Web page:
It can happen pretty much in any lounge-worthy locations. You could be taking a brief siesta in a hammock, nodding off while watching a documentary in a recliner, or cozying up for the night in your very own bed. You nod off with your arm pretzel-wedged in some sort of awkward position. (By the way, this is what your sleep position says about you.) After a period of time, you shift your arm to readjust and… well, you can’t shift your arm to readjust.
You have a dead arm. Your arm is asleep. Regardless of what you call it, your situation remains the same, with your appendage positively limp and useless. But what exactly is going on? According to Vox, this phenomenon is happening for one of two reasons.
If this happens after a sleeping period of over 60 minutes, your arm might still be experiencing REM-sleep induced paralysis. (This paralysis plays a major role in why you have such difficulty sleeping on airplanes.) When you enter the REM phase of sleep, your brain signals the rest of the body to lock up its movements, so that you don’t begin to act out your dreams and potentially cause yourself harm. When this paralysis stays in effect for your whole body, you’re experiencing sleep paralysis. These are the scary things that can happen if you have sleep paralysis.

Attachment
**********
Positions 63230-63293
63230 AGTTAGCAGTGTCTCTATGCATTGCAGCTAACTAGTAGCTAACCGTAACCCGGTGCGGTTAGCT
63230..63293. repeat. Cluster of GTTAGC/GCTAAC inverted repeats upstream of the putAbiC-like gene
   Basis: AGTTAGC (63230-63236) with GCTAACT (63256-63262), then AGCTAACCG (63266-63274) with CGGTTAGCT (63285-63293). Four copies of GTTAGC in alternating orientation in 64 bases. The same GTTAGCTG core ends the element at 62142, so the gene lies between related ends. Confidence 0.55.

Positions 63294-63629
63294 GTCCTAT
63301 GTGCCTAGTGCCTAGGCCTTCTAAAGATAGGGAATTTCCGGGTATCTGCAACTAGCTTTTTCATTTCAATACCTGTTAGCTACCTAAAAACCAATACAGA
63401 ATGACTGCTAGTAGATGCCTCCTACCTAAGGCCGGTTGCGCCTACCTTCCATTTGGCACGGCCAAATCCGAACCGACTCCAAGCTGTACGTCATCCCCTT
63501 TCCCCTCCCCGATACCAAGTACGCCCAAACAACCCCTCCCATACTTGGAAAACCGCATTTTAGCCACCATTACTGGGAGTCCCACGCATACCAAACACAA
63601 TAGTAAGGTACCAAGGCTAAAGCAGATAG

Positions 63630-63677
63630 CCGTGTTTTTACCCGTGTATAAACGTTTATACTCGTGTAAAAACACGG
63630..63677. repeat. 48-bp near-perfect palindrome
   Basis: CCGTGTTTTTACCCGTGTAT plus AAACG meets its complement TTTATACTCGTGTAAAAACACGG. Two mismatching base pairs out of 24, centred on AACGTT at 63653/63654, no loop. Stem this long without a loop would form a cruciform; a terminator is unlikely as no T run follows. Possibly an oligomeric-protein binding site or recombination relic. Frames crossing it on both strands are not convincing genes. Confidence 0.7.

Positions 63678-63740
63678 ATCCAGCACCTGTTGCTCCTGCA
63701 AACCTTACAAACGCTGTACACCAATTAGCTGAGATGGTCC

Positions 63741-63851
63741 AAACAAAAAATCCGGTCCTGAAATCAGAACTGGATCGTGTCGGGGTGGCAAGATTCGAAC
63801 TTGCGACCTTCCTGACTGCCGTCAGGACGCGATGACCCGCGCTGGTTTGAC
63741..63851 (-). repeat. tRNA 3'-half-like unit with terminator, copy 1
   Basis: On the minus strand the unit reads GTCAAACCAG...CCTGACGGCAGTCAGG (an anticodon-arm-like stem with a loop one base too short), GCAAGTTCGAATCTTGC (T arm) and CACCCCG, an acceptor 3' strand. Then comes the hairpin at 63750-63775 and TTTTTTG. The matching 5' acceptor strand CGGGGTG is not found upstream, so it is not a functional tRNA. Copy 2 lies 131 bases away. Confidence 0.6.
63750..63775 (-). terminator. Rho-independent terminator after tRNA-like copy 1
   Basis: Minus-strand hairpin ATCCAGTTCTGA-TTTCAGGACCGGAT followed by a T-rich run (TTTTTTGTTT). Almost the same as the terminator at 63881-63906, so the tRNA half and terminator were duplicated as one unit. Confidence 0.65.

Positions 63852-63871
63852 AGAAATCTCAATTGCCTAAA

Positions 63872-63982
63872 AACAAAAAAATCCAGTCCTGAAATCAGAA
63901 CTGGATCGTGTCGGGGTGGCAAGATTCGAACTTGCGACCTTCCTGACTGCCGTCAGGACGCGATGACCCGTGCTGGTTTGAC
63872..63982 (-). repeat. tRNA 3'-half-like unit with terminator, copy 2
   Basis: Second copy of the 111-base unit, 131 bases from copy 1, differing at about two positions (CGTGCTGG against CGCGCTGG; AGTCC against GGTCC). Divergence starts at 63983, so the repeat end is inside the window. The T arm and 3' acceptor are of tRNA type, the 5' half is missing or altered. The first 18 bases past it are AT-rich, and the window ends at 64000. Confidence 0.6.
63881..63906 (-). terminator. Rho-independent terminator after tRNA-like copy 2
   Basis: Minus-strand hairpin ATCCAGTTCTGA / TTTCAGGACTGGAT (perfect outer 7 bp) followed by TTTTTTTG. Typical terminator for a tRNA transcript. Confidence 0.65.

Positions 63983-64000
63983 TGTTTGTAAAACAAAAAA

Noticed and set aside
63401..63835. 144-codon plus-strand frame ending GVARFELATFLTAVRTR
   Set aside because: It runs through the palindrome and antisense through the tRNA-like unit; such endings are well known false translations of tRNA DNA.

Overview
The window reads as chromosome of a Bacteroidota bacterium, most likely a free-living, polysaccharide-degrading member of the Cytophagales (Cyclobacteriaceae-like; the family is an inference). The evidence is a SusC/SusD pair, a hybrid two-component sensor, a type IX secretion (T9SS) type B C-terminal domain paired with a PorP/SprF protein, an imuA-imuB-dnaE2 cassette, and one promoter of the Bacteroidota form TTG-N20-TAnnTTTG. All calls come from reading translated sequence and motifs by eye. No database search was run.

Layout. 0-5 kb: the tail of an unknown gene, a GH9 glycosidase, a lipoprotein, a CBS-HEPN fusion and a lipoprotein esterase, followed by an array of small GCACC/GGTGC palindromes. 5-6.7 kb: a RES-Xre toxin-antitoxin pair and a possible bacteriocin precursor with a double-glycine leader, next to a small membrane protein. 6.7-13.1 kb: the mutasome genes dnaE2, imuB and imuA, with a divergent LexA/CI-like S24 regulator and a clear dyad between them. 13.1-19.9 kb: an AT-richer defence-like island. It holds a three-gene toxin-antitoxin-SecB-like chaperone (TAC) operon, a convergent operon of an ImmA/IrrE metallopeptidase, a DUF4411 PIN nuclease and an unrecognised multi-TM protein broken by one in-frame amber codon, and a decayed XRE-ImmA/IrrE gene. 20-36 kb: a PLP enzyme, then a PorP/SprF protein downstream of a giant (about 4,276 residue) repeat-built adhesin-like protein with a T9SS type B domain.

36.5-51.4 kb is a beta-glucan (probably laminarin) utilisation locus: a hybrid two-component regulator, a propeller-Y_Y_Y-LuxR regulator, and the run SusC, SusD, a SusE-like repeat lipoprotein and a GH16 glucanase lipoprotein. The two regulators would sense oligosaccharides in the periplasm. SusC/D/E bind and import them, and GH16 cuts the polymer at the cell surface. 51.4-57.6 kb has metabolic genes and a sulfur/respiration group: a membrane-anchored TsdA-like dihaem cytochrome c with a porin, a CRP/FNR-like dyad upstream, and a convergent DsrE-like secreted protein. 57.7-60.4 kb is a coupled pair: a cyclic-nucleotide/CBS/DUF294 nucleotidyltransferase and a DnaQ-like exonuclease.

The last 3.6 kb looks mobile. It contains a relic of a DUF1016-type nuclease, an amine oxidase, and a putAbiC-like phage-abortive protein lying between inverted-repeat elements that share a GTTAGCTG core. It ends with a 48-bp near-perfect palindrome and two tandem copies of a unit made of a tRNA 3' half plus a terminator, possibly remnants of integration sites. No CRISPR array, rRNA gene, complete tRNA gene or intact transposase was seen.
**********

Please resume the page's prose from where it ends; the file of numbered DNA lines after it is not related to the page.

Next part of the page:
The next possibility is that you’re experiencing nerve compression, which is, in turn, causing temporary paralysis to a particular area of the body. Nerve compression occurs when nerves are squeezed, pressured, and contorted into unnatural positions. The compression basically prevents your nerves from relaying information to the brain, so when they reset, a rush of stimuli is sent shooting to the brain, and you begin to experience the pins and needles sensation.
So while a dead arm may be uncomfortable, rest assured (literally) that it isn’t caused by anything life-threatening. If the annoyance it causes interferes with your sleep, try out these tips for better sleep, according to sleep doctors.